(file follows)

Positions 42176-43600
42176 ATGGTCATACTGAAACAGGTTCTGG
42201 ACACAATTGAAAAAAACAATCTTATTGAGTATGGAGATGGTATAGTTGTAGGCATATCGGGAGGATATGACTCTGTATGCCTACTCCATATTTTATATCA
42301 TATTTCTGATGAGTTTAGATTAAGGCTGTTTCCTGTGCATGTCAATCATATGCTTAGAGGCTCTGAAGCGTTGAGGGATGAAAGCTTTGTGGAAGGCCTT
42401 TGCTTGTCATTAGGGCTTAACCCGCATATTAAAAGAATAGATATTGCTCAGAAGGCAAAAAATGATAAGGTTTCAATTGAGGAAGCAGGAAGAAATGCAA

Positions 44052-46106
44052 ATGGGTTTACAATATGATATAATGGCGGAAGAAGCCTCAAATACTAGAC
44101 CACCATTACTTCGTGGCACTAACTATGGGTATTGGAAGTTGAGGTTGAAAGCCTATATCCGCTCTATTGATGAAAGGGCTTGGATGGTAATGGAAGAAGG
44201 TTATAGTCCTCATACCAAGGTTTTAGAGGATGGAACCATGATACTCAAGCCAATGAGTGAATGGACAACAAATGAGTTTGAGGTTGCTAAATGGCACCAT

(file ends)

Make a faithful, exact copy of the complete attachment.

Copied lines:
Positions 42176-43600
42176 ATGGTCATACTGAAACAGGTTCTGG
42201 ACACAATTGAAAAAAACAATCTTATTGAGTATGGAGATGGTATAGTTGTAGGCATATCGGGAGGATATGACTCTGTATGCCTACTCCATATTTTATATCA
42301 TATTTCTGATGAGTTTAGATTAAGGCTGTTTCCTGTGCATGTCAATCATATGCTTAGAGGCTCTGAAGCGTTGAGGGATGAAAGCTTTGTGGAAGGCCTT
42401 TGCTTGTCATTAGGGCTTAACCCGCATATTAAAAGAATAGATATTGCTCAGAAGGCAAAAAATGATAAGGTTTCAATTGAGGAAGCAGGAAGAAATGCAA

Positions 44052-46106
44052 ATGGGTTTACAATATGATATAATGGCGGAAGAAGCCTCAAATACTAGAC
44101 CACCATTACTTCGTGGCACTAACTATGGGTATTGGAAGTTGAGGTTGAAAGCCTATATCCGCTCTATTGATGAAAGGGCTTGGATGGTAATGGAAGAAGG
44201 TTATAGTCCTCATACCAAGGTTTTAGAGGATGGAACCATGATACTCAAGCCAATGAGTGAATGGACAACAAATGAGTTTGAGGTTGCTAAATGGCACCAT